New York City Aids Migrants by Imposing Speech Code on Americans

Immigration activists hold hands in front of Freedom Tower in downtown Miami, Monday, Jan. 28, 2013. The Florida Immigrant Coalition, together with other immigrant families and community organizations, have initiated the "Di Que Si!" campaign, which translates into English "I said yes!," demanding immigration reform that creates a system that …
AP/Alan Diaz

Americans will be fined by New York City judges if they tell an illegal alien they are an illegal alien, says a speech code issued by city’s department of civic regulation.

“It is illegal for a person’s employer, coworkers, or housing provider … to use derogatory or offensive terms to intimidate, humiliate, or degrade people, including by using the term “illegal alien,” where its use is intended to demean, humiliate, or offend another person,” says the instructions from the New York City Commission on Human Rights.

The speech rules will help the elite to suppress public pushback against their policy of importing cheap illegal workers. The imported workers help to lower the cost of services used by the elites, including restaurants, cleaning, and delivery services. In June, for example, the state allowed illegal migrants to get drivers’ licenses, so creating tens of thousands of potential drivers for food delivery services through the city.

City officials celebrated the speech codes in a press release:

“The New York City Human Rights Law is one of the most protective in the nation,” said Carmelyn P. Malalis, Chair and Commissioner of the NYC Commission on Human Rights. “It protects everyone, regardless of their immigration status. In the face of increasingly hostile national rhetoric, we will do everything in our power to make sure our treasured immigrant communities are able to live with dignity and respect, free of harassment and bias. Today’s guidance makes abundantly clear that there is no room for discrimination in NYC.”

The speech code does not bar New Yorkers from helping federal immigration agencies, for example, by providing information about the location of illegals. But the gag rule insists that ordinary New Yorkers must not create or use language and social codes to stigmatize or expose the elites’ illegal labor force.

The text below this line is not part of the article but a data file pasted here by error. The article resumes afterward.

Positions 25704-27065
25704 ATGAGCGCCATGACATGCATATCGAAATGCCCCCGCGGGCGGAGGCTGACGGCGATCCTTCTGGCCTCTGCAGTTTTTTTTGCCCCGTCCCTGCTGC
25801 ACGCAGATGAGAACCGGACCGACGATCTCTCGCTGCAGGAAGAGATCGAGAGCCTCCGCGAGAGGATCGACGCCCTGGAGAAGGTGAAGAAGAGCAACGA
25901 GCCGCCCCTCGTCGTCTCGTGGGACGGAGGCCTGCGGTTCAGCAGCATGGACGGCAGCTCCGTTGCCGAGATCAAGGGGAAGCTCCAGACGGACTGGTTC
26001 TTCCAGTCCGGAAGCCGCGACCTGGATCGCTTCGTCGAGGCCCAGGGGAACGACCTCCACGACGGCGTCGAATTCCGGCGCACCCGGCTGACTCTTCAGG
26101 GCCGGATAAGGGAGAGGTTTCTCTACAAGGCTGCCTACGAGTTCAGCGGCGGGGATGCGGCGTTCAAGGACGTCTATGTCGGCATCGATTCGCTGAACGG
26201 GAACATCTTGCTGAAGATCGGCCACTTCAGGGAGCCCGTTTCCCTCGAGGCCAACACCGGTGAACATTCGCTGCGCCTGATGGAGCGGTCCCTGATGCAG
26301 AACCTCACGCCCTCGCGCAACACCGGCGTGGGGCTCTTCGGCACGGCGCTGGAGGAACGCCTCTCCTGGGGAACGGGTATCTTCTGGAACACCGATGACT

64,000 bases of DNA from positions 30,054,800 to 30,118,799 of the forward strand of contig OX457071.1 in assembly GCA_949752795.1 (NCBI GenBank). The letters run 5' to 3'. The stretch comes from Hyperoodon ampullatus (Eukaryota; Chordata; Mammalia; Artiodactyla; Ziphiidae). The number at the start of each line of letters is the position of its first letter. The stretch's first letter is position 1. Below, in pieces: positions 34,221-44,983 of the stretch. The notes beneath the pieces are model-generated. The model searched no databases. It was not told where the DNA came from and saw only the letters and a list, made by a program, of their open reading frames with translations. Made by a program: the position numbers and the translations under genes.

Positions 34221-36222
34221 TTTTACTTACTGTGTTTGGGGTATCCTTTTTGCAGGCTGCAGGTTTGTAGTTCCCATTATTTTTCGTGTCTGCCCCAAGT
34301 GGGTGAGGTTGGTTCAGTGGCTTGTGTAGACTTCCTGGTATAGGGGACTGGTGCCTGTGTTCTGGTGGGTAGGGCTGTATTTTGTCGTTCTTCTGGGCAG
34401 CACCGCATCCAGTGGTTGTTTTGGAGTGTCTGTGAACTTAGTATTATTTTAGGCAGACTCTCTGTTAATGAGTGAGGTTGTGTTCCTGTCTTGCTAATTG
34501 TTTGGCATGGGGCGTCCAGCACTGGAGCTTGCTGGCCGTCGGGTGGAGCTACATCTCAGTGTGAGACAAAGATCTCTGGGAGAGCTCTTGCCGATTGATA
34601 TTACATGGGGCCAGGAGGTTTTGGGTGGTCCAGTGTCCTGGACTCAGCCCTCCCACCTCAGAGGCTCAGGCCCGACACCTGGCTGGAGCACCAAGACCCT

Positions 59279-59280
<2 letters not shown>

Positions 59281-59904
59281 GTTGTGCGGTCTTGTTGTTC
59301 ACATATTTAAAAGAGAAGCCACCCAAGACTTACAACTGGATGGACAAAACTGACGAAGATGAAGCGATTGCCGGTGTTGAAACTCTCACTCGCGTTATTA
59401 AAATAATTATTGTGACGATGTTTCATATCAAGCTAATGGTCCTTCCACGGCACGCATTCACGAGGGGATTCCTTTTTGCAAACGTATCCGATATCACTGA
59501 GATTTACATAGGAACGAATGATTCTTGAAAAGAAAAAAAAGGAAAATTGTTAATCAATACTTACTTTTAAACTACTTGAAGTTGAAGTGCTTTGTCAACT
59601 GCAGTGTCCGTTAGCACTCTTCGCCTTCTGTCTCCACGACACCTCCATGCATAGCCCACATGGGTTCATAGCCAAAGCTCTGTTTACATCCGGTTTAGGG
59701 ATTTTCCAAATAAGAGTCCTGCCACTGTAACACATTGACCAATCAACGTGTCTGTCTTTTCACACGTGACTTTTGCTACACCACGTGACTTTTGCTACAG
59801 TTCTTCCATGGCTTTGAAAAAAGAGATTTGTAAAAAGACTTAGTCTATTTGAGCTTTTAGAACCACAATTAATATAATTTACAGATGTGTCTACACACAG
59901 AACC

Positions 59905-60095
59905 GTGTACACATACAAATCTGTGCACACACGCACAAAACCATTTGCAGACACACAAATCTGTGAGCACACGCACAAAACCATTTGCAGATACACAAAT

“It is illegal for employers to … threaten to call Immigration and Customs Enforcement (ICE) to harass, scare, or intimidate workers because of their immigration status,” the rules say. “It is illegal for landlords or other housing providers to threaten to call ICE to harass, scare, or intimidate tenants because of their immigration status,” says the speech code.

The rules are portrayed as civil rights rules, but they also serve as top-down regulation of citizens’ behavior.

The new rules help the city’s elites prevent ordinary New Yorkers — including legal immigrants — from evolving and enforcing the informal rules which all communities use to manage normal cooperation and competition among neighbors and merchants. For example, the press statement says the rules forbid New Yorkers from “harassing a store customer by telling them to stop speaking their language and demanding they speak English … [in] businesses such as restaurants, fitness clubs, stores, and nightclubs, and other public spaces, like parks, libraries, healthcare providers, and cultural institutions.”

“It is illegal for restaurants, stores, hospitals, or any other public accommodation to … make [illegal aliens] feel unwelcome because of their immigration status,” the rules say.

Advocates for even more migration welcomed the rules. The press statement said:

“We applaud the issuance of this guidance, which is an important step forward in the fight for respect for immigrants’ humanity and dignity,” said Jessie Hahn, Labor and Policy Attorney with the National Immigration Law Center. “At a time when hateful political rhetoric is engendering a climate where private employers and landlords are increasingly discriminating and retaliating against immigrant workers and tenants on the basis of their status, these kinds of enforcement actions are urgently needed …”

The rules will be enforced with help from the “Community Relations Bureau … [which] helps cultivate understanding and respect among the City’s many diverse communities through its borough-based Community Service Centers,” says the website.

The press statement provides instructions for launching police actions against speech which is opposed by the city government: “If you believe you are the victim of discrimination under the NYC Human Rights Law, call the Commission’s Infoline at 718-722-3131 or dial 311 and ask for Human Rights. Reports may also be filed anonymously on the Commission’s website.”

City officials already direct the city police to hinder federal enforcement of immigration rules though the city, and they use taxpayer dollars to provide free legal services to illegals.

The city has gradually grown a population of roughly 500,000 illegal who help to suppress wages paid by employers and also to drive up rents earned by real-estate owners.

For example, the average wages of a cook in New York City is just $25,000, according to Glassdoor.com.

A website which tracks housing prices reported that wages have risen much slower than rental prices:

From 2010 to 2017, New York City rents rose twice as fast as wages. Asking rents increased by 3.9 percent annually, while median wages rose 1.8 percent per year over the same period. The city’s lowest earners saw the least amount of wage growth, while the lowest bracket of rents increased the most (4.9 percent annually) since 2010.

Roughly 14.1 percent of people in New York state in poverty, according to a September report by the Census Bureau. The state-wide rate is the higher than wages-and-housing poverty in 40 other states, said the report.

 

 

 

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